Review Round-Ups

Show Boat sails into critics' hearts

Daniel Evans’ production opened at the New London Theatre yesterday evening

Sarah Crompton, WhatsOnStage


"In this impassioned, supple staging by Daniel Evans, arriving in the West End from the Sheffield Crucible, it feels as relevant and powerful as ever. You leave the theatre singing the unforgettable songs, but also moved by the story you have witnessed."

"The performances are uniformly superb. Beck, with her soaring lyric soprano, grows beautifully from idealistic girl to dignified woman; Malcolm Sinclair brings real warmth to Captain Andy. Rebecca Trehearn breaks your heart as Julie."

"Best of all are the two who keep the melancholy loveliness of the music rolling – Emmanuel Kojo as dignified Joe brings just the right bite of disgust to "Ol' Man River", and when Sandra Marvin sings "Mis'ry's Comin' Aroun'" she sends shivers down the spine. Glorious."

Dominic Cavendish, Daily Telegraph


"It would be an absolute crying shame if theatregoers in the capital, so indulged with rival offers, didn’t press this big ambitious treat close to their hearts."

"We may not get to know them or the others well, but song after song has a depth of feeling that surprises, delights and moves: whether it’s "Only Make Believe", "Can’t Help Lovin’ Dat Man" or "Bill" – a song of devotion to an ordinary Joe which I can’t imagine being given a more heart-rending interpretation than Trehearn delivers here."

"You may be cynical about the call, but honestly: all aboard! You won't regret it."

Andrzej Lukowski, Time Out


"It’s just so far away from what you expect from a big commercial show these days – no reheated pop songs, no glib pop culture references, no star names, no bombastic special effects… All those things are genuinely brilliant when done right. But Daniel Evans’s production of Jerome Kerr and Oscar Hammerstein II’s 1927 masterpiece – often cited as the first true musical – doesn’t need any of them."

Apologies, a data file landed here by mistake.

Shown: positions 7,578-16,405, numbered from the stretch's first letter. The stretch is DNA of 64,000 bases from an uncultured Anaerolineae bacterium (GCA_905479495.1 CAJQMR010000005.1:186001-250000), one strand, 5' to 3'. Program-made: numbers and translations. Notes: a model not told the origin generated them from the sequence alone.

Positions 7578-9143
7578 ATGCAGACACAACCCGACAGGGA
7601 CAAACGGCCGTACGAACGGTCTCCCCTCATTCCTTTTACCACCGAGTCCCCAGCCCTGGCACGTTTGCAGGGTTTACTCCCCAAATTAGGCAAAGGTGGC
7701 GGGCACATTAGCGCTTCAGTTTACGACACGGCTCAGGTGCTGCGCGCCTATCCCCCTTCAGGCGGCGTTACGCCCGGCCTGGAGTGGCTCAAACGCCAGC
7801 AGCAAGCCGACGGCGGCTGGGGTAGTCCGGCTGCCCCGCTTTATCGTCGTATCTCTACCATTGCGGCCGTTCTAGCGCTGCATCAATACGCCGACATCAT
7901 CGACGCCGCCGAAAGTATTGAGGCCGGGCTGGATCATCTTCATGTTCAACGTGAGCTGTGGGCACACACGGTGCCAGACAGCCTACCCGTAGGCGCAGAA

"It’s an engaging story, eventually, but really the charm of Show Boat is more textural than narrative: the magic comes from the swelling, elegant score given the full orchestral treatment, the cast’s precise, powerful voices, the sense of time’s arrow hurting by, and the remarkable song that embodies this – "Ol' Man River", the musical’s mournful motif, given a titanic airing by Emmanuel Kojo’s Joe."

"This stirring, expensive revival of the first great American musical – as profound as it is sumptuous – feels so gloriously out of step with the rest of the West End that I wouldn’t bet on it going the distance. See it while you can, and if I’m wrong, see it again."

Fiona Mountford, Evening Standard


"It’s always a pleasure to welcome a classy production of a classic musical to the West End and director Daniel Evans has constructed just that in this triumphant transfer from the Sheffield Crucible."

"But those songs! Every number is a delight and the spirited ensemble brings each one to rousing life. The plangent refrains of "Ol’ Man River" and more upbeat philosophy of "Can’t Help Lovin’ Dat Man" thread their silky way through the show and Dan Delange’s orchestrations ply us with constant tempting samples of every number."

"Don’t miss this Boat."

Mark Shenton, The Stage


"The joy and surprise of Daniel Evans' mighty new production, a transfer from Sheffield's Crucible Theatre, is how compressed and fleet of foot it is here.. It manages the seemingly impossible: it maintains the epic sweep of the show, while also bringing its tender, poignant love stories into heartbreaking focus."

"Musically, too, the show is entirely honoured, with stunning vocal performances led by Emmanuel Kojo giving resonant voice to "Ol' Man River"as the stevadore Joe, Sandra Marvin's haunting delivery of "Mis'ry's Comin' Aroun", and thrilling Rebecca Trehearn who gives a heartbreaking rendering of "Bill"."

"One of the West End's most gorgeous shows."

Show Boat is booking at the New London Theatre until 7 January 2017.